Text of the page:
in 1892 ..., he returned to the Grand Canyon nearly every year after 1892. An arrangement with the Santa Fe Railroad gave him free passage west and, after 1901, lodging at: the El Tovar Hotel on the south rim in exchange for rights to reproduce a painting of the canyon. Moran's work was used by the railroad to illustrate travel brochures, and his painting The Grand Canyon of the Colorado (1892-1908; Philadelphia Museum of Art) hung for several years in the hotel. His reputation as a landscape artist in search of the sublime had been set alight by Yellowstone; it was now fanned by the various commercial interests that sought to make the Grand Canyon a destination for tourists
.27

In 1883, Moran traveled to Havana and throughout Mexico, possibly on a commission from the Mexican National Railroad. In a letter to his wife, he described the Mexican city of Vera Cruz as "another pictorial place like Venice."28 Neither Moran nor his wife had been to Venice, but because both had experienced the city through the paintings of Turner, the poetry of Byron, and the descriptive essays of Ruskin,29 each believed that: the other knew what was meant by the comparison. Moran was clearly inspired, producing more field sketches on this trip to Mexico (January-March 1883) than at any other time.... The images, many of them glowing with color and detail, are among the most beautiful sketches that he produced on any of his trips.

Among the paintings that resulted from this trip is a view of the Castle of San Juan d'Ulloa beneath a setting sun..., which also served as the subject of an etching.... The painting was so like one of Turner.s images of Venice that it was mistakenly titled in various publications as Venetian Seaport.

By 1885 Moran had established his reputation as a landscape painter. Leaving illustrative work behind, he focused his energies on painting, and as the demand for images of the American West declined, he sought a new subject. Venice, already established by American painters as a popular subject, was his destination. Upon his arrival in 1886, he found a subject as inspiring to him as the American West, and over the remaining course of his career he painted as many if not more images of the city than any other American painter.... While his choice of subject was driven in part by economic considerations, the charms of Venice would also have appealed directly to his aesthetic interests and poetic temperament. He made his second trip to Venice in 1890 in the company of his wife. Together they traveled throughout the city in an antique, extravagantly carved gondola said to have belonged to Robert Browning.30 The experience gave Moran so vivid an impression of the city that he was able to continue to create Venetian views for the remainder of his career.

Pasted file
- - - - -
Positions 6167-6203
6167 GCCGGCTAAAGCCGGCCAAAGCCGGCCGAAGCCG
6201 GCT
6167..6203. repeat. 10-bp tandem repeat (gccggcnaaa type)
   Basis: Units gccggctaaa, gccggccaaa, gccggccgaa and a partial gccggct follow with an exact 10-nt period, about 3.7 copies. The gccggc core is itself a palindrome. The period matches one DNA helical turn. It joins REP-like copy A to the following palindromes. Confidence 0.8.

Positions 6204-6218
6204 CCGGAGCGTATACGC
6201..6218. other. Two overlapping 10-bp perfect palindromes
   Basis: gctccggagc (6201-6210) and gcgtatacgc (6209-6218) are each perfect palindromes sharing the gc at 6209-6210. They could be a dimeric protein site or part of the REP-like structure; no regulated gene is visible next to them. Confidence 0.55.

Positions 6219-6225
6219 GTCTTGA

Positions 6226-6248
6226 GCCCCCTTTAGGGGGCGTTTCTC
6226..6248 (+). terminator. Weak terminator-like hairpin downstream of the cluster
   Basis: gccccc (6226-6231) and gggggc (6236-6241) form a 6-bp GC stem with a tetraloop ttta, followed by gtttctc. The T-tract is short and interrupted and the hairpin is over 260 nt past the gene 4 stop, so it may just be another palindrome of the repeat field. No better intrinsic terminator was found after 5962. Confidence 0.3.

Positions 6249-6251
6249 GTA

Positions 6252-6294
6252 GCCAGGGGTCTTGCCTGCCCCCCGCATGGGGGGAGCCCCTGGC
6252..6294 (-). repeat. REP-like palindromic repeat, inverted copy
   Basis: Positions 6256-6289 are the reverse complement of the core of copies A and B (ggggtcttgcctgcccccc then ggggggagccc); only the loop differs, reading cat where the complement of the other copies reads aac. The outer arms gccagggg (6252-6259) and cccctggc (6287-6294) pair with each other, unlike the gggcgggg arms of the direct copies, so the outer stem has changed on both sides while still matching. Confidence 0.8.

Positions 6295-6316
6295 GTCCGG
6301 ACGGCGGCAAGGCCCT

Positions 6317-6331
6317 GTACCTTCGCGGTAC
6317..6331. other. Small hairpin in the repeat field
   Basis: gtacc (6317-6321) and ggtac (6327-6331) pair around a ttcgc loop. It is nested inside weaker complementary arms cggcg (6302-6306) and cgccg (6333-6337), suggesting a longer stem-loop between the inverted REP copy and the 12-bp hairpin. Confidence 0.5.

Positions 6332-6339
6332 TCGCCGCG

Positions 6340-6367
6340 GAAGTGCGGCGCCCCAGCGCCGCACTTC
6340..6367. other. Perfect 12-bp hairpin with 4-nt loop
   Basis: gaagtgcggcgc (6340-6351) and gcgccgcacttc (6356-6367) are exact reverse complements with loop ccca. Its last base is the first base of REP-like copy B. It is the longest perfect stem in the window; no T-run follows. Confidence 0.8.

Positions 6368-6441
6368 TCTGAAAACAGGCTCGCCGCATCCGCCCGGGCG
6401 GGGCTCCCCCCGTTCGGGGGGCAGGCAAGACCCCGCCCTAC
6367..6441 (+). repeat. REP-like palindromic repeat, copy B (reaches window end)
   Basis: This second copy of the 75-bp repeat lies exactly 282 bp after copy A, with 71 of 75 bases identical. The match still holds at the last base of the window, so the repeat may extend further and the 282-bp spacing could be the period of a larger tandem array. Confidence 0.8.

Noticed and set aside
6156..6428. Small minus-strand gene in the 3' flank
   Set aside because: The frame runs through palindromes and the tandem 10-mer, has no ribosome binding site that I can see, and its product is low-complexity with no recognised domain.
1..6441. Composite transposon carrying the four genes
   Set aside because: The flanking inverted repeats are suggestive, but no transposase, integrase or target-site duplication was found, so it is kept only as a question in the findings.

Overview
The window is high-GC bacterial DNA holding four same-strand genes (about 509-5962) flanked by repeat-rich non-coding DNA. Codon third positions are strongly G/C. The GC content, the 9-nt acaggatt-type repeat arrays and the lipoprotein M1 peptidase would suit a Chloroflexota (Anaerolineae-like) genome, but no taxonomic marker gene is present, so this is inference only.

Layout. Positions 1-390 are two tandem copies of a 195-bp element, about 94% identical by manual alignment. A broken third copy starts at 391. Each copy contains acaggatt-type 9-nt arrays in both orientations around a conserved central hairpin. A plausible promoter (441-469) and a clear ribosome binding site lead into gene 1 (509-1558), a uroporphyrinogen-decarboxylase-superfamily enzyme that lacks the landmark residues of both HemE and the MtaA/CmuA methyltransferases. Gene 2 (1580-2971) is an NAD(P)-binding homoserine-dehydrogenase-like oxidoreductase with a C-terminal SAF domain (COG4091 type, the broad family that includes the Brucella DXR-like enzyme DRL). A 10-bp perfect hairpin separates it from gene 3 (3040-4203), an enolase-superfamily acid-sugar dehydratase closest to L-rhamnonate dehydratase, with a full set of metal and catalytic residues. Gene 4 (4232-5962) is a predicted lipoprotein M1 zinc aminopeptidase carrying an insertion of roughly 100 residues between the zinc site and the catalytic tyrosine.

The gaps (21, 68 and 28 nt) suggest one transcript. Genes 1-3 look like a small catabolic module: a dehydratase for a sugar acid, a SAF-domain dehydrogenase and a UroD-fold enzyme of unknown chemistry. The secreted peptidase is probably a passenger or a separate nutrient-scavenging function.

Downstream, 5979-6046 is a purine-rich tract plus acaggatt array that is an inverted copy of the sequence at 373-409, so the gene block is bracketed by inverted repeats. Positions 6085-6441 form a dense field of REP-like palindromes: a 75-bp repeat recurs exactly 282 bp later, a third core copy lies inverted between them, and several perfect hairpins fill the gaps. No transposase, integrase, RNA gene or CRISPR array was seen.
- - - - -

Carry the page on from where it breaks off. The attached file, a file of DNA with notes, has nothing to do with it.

Before leaving Venice to return home to East Hampton, he purchased the gondola of which he later wrote, "I love to think that Browning may have conceived his dramatic poem 'In a Gondola,' while being lazily propelled. . . through the close side-lagoons of the ancient city."
31 Upon arrival in East Hampton, Moran set the Venetian antique in the pond on his property and entertained guests with short excursions.

In 1903, an interview with Moran, who was now one of the grand old men of American landscape painting, was published in the American art journal Brush and Pencil.32 In it, Moran returns to the theme of his youth: that successful painting is the result of the artist's study of nature (knowledge) combined with the poetic ability of the artist. Concluding that "the man must exhibit himself in his pictures," Moran reaffirmed the importance of the artist's sensitivity to landscape, for without the ability to experience a landscape in all its profundity an artist was simply documenting natural features. Throughout his career, Moran strove to incorporate his personal experience of landscape into his paintings and prints. To do so, he depended on the drawings that he created in the field under the initial spell of the landscape and his prodigious memory. His remarkable ability to capture his impressions provided others with the opportunity to see the world through his eyes and to appreciate the sublime and infinitely varied beauties of the natural world.

Footnotes to the essay excerpted above.

Donna Gustafson has been chief curator of exhibitions at the AFA since mid-1999, with curated exhibitions traveling to museums throughout the United States. She served in other curatorial positions at AFA prior to appointment as chief curator, and before that as NEA Curatorial Intern at The Jane Voorhees Zimmerli Art Museum. She has taught art history at Rutgers University since 1985 and is a PhD candidate in Art History at Rutgers. Ms. Gustafson has written numerous catalogues, reviews and articles.

Photos of artwork courtesy of the American Federation of Arts

 

Editor's note:

Please click on thumbnail images bordered by a red line to see enlargements.

RL readers may also enjoy an image of Yellowstone Falls from the TFAO photo library

For further biographical information on selected artists cited above please see America's Distinguished Artists, a national registry of historic artists.